Distance Education as a Tool to Train Medical Providers to Respond to a Nuclear Terrorism Event


R. E. Goans, L. E. White, S. H. Allen


The United States is poorly prepared to provide a medical response to a nuclear terrorist event. A dirty bomb or a nuclear detonation poses safety issues for emergency responders and medical personnel, triage, medical treatment of injuries, and protection of the public. Unlike most mass casualty incidents, the medical community has largely not been trained in the management of radiation-related injuries or radiation protection. Face-to-face instruction can involve at most 1% each year of the 39,746 emergency physicians required for full U.S. emergency department staffing. The Center for Applied Environmental Public Health (CAEPH) at Tulane has a long and successful record of using state-of-the-art distance learning technologies to teach environmental and occupational health issues. A prototype graduate level class in health physics currently addresses radiation terrorism scenarios. The class is taught in real-time to a cohort of 30 students living in 18 states, Canada and Puerto Rico. Lack of preparation in physical sciences is addressed by using such programs as the Lawrence Livermore National Laboratory (LLNL) Hotspot program and the Armed Forces Radiological Research Institute (AFRRI) Biodosimetry Assessment Tool (BAT), both of which are taught. Due to extreme shortage of physician training in radiation accident management in the U.S., expansion of this mode of education delivery to the national level is warranted.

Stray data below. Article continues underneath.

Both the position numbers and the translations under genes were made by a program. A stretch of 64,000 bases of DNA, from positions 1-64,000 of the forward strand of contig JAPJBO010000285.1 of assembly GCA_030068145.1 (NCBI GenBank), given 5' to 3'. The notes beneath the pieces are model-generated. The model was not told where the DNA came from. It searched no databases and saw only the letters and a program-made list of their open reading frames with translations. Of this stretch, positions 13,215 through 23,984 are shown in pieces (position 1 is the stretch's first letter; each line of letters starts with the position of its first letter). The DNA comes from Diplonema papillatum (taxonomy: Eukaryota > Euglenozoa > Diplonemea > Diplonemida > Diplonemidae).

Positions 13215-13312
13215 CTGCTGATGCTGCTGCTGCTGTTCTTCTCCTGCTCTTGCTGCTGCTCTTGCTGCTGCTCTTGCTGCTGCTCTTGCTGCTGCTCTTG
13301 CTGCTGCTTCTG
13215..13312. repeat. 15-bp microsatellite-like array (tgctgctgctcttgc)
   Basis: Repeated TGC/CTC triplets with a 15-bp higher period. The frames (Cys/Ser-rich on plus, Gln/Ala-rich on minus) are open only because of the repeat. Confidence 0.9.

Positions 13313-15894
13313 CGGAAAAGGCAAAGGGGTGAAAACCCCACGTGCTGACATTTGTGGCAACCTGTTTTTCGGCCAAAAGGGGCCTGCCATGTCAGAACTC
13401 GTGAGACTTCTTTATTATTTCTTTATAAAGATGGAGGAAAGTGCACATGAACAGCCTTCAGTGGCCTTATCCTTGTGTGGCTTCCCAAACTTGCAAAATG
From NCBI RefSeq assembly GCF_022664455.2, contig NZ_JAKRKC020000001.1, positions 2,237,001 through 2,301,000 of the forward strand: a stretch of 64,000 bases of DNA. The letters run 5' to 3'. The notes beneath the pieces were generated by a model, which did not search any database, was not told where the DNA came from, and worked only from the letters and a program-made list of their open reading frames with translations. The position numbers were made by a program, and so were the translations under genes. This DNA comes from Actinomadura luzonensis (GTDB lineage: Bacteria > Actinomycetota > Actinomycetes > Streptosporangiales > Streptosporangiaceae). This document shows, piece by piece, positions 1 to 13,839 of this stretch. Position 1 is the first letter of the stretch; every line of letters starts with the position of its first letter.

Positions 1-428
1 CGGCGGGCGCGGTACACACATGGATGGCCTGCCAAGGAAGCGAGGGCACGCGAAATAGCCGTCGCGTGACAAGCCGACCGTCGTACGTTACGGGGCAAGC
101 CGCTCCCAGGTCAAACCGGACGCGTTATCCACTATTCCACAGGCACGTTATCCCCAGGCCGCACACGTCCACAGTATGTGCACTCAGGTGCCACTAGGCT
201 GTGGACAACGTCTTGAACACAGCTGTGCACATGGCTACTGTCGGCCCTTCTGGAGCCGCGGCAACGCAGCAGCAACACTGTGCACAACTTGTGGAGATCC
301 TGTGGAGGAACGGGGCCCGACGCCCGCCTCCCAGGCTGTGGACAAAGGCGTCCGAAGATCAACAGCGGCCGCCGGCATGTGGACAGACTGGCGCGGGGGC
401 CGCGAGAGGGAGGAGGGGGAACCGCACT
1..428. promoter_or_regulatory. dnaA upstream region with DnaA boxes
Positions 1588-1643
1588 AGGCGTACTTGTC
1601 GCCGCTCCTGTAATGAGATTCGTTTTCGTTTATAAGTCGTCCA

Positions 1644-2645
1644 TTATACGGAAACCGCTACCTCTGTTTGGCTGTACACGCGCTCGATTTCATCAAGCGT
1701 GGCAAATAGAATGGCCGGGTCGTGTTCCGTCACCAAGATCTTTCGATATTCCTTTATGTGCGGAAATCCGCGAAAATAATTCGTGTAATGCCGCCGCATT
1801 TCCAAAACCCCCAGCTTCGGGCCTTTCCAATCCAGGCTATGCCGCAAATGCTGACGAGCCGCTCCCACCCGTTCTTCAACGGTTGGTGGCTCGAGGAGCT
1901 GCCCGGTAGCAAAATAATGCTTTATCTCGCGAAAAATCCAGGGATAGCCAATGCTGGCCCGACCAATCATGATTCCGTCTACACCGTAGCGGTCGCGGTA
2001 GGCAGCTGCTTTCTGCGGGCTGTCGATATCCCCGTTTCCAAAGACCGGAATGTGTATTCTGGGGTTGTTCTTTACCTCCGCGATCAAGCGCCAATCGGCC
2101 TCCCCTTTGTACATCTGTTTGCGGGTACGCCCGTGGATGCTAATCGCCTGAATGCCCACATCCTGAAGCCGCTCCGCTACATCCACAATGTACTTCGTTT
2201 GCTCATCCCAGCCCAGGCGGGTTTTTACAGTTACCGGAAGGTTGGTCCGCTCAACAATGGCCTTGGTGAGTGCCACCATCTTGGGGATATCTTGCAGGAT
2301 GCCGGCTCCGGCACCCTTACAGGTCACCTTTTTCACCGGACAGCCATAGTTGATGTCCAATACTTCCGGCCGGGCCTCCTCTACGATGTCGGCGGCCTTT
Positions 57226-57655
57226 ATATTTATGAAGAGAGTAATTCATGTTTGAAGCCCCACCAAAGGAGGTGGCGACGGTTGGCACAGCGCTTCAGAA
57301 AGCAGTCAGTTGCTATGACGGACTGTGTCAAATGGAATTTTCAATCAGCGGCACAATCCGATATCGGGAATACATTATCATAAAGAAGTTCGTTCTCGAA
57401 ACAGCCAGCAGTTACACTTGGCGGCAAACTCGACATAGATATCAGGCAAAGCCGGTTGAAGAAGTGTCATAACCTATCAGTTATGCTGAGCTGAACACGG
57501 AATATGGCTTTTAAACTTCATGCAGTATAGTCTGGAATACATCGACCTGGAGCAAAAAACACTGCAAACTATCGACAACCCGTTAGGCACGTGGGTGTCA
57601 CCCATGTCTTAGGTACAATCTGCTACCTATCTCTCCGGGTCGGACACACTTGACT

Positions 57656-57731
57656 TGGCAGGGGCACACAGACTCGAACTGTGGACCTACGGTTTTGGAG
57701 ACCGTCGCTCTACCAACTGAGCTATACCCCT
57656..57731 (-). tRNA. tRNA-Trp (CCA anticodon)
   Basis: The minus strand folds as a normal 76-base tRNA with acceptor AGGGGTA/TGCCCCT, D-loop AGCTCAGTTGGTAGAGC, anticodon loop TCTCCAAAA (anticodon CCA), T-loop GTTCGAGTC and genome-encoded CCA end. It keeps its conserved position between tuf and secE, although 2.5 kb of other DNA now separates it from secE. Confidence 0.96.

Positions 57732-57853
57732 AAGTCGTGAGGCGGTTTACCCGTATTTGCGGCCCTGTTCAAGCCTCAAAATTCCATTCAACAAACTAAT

This abstract was presented at the 36th Annual Midyear Meeting, "Radiation Safety Aspects of Homeland Security and Emergency Response", Emerging Technologies, Part 1 Session, 1/26/2003 - 1/29/2003, held in San Antonio, TX.

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